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What’s Ahead for Employers in 2017

Employers face not only a new year but also a new incoming administration in the White House. Some rules passed in 2016 will go into effect in 2017, while the future of others is still uncertain. Here are a few issues for employers to watch as we ring in 2017.

Form I-9

All employers will be required to use the revised Form I-9, Employment Eligibility Verification as of January 22, 2017. It is mandatory for all employers in the United States to use this form in their hiring and employment processes, and failure to do so can result in penalties. The revised form doesn’t reflect any changes in law, but does include technical revisions such as a separate page for preparers or translators.

Department of Labor Regulations

In 2016 the Department of Labor proposed several changes, including a new overtime rule raising the salary threshold from $23,660 per year to $47,476 per year. A Texas court judge has since passed a preliminary injunction to block enforcement of the rule. So far President-elect Trump has been silent on the issue; however, his criticism of federal regulation may give some insight on how the rule will fare. His choice of fast-food executive Andrew F. Puzder as labor secretary is also an indicator as to which direction this issue might take.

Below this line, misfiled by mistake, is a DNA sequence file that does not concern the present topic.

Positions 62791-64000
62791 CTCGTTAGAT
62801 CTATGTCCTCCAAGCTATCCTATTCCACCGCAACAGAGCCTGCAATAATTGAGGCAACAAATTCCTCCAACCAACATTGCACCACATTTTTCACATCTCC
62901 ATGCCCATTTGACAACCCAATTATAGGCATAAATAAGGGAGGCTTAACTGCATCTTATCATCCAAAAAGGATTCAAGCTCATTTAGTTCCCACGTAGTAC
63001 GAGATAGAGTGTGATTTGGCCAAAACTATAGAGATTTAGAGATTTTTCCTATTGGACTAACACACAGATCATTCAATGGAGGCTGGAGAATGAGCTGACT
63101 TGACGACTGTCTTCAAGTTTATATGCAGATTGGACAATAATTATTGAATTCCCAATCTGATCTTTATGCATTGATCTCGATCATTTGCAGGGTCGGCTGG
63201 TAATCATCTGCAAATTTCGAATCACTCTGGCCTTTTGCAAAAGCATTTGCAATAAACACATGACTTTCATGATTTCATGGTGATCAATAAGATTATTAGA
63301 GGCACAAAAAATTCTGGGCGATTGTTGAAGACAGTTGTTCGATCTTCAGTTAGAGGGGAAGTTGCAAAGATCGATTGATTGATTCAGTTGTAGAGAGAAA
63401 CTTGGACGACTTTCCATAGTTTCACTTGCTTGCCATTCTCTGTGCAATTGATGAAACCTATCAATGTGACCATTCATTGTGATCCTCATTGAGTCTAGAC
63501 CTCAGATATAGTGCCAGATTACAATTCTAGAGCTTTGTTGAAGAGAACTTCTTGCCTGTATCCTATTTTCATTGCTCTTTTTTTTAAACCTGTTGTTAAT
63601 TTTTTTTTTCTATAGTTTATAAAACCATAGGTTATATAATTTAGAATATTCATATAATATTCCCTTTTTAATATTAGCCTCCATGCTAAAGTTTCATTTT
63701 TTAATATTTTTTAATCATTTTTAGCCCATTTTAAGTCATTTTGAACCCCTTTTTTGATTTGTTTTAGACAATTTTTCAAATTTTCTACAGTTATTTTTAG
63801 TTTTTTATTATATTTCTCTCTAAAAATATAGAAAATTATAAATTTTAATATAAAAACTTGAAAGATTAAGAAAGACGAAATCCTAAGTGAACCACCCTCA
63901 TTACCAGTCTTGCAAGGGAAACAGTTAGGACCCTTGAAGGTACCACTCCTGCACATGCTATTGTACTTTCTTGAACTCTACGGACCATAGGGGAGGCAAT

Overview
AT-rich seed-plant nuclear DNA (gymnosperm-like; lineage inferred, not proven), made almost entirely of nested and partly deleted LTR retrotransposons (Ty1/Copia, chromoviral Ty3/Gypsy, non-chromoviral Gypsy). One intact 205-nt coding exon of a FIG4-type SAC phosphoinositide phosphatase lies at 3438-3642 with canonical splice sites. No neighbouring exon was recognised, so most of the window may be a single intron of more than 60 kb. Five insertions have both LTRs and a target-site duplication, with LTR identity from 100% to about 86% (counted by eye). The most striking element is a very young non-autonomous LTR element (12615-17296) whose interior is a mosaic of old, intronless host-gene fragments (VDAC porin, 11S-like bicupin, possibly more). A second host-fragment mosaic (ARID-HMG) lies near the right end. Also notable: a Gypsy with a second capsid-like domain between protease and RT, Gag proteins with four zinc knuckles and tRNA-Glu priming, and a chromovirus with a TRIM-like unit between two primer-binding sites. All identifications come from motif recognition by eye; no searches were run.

EEOC Enforcement Priorities

To reduce pay disparity, the EEOC has launched a proposal to collect pay and work data from employers with 100 or more employees. Trump is slated to select a new chair for the commission in the new year, in addition to nominating a new general counsel. With the change in management, we may be seeing changes in the commission’s priorities and regulations.

Paid Maternity and Sick Leave

While on the campaign trail, Trump proposed a policy that would allow six weeks of paid maternity leave to those who currently do not receive it, and funding would come from unemployment insurance. We will have to see which direction this issue takes once he assumes office.

Supreme Court Nominations

Once he takes office, Trump will be able to nominate a replacement for the late Justice Antonin Scalia to the Supreme Court of the United States. In the later stages of the campaign, Trump supplied a list of 21 prospective candidates that he would consider. It is safe to say that his appointments will have an impact on labor and employment laws going forward, such as class action waivers in agreements.

 

With so many issues up in the air, employers should be ready for anything in the coming year, especially given the change in administration. Laws that deal with minimum wage, salary thresholds, and employee welfare will all be affected, so stay tuned to this blog for updates.
From all of us at Peckham Martin, we wish you the best for a prosperous 2017!